Safe Practices for Better Healthcare

Creating a Structure for Quality and Safety

Simplicity Is Best
Tie Your Quality Strategy to Your Mission, Vision, and Values
Appoint a Governing Body
Leader Selection
The Medical Staff, Nurses, and Allied Health Professionals
Meetings, Minutes, and Keeping a Calendar
Quality Program Topics

Engineering the Customer Connection
Quality Function Deployment
Plan, Do, Check, and Act (PDCA), and Six Sigma
Three Types of Waste
CSP Number 1: Keep Wait Times to a Minimum
CSP Number 2: Make a Good Impression
CSP Number 3: Be Open and Honest
CSP Number 4: Don’t Blame the Customer
CSP Number 5: Ask Questions
CSP Number 6: It’s Not a Meat Market
CSP Number 7: Follow Through
CSP Number 8: No Medical Mumbo Jumbo
CSP Number 9: Work as a Team
CSP Number 10: Relate to the Person

Policies, Procedures, and Plans
Staying True to Your Mission, Vision, and Value
Creating Lean and Useful Documents
Regulatory Requirements for Documents
The Users of Policies, Procedures, and Plans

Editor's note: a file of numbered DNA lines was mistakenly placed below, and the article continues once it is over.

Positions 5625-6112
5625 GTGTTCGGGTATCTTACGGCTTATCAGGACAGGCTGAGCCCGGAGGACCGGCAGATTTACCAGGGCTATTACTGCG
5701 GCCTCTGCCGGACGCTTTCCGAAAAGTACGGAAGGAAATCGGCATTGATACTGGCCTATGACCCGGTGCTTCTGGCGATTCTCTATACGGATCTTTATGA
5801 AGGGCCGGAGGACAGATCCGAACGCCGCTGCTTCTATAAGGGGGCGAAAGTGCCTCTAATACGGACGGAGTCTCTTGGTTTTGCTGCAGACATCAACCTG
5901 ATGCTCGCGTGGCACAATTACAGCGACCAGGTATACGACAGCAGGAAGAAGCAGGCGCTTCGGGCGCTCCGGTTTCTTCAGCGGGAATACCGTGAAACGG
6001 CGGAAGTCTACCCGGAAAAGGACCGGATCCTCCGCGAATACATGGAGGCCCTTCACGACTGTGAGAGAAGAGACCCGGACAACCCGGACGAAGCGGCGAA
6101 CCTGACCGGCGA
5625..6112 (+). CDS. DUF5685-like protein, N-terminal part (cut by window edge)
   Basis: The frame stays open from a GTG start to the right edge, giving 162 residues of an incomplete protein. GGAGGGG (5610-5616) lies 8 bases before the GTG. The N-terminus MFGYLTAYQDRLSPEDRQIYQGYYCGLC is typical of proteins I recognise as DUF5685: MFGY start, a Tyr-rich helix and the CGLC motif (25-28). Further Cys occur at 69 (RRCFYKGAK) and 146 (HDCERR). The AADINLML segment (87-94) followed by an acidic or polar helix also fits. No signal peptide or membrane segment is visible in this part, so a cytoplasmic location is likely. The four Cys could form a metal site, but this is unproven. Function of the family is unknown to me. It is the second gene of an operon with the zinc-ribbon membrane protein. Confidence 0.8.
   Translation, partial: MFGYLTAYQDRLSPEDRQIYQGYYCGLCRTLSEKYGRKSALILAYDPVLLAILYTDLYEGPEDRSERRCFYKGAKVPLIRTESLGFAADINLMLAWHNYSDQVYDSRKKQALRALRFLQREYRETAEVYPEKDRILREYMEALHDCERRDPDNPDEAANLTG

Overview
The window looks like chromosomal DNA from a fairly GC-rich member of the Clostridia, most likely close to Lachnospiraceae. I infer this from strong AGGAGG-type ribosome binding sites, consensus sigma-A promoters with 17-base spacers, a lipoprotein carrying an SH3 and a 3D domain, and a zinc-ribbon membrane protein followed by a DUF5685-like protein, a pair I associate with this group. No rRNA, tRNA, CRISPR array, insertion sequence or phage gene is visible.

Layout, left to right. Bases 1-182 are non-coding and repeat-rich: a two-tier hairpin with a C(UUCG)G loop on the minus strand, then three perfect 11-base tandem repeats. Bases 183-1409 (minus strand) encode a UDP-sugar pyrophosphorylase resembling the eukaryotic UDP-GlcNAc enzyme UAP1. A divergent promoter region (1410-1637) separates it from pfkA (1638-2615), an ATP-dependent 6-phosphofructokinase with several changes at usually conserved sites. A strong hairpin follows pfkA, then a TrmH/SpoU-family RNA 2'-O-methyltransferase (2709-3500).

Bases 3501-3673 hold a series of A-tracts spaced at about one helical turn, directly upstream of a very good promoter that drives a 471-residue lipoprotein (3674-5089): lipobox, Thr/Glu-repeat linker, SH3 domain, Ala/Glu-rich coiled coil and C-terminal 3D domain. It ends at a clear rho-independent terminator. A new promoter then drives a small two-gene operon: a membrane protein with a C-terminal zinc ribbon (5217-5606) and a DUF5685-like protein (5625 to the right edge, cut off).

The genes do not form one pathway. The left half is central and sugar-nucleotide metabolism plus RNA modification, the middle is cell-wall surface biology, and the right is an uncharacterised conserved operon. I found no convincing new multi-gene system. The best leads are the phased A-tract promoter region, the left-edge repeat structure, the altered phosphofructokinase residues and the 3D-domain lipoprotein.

Use Reference Manuals and Association Books
Document Format
Documents to Create and Have on Hand
Reviewing and Revising Your Documents

The Human Resource Factor

Quality and the HR Factor
Creating Complete HR Files
Health Care Quality Improvement Act (HCQIA) of 1986
Vendor and Contract Files
Clinical Contract Employee Requirement and Files
Monitoring, Collecting, and Analyzing Data
HR Training to Promote Safety and Quality
Audits and Auditors

Measuring Quality and SafetyMeasurement
Induction, Deduction, and the Scientific Method
Case Study
Scorecards for Outpatient Services
Rewarding Based on Performance

Medication Safety
Safety Overview
Formulary, Consulting Pharmacist, and Tools
High-Alert Medications
Look-Alike Sound-Alike Medications (LASAs)
Contrast Media
Injection Safety and Multiuse Medication Vials
Labeling Medications and Containers
Medication Reconciliation
Sample Medications
Storing and Securing Medications
Medication Safety Reporting
Adverse Drug Reaction Reporting

Infection Prevention in the Ambulatory Setting
Infection Prevention and Control
Infection Control and Prevention Structure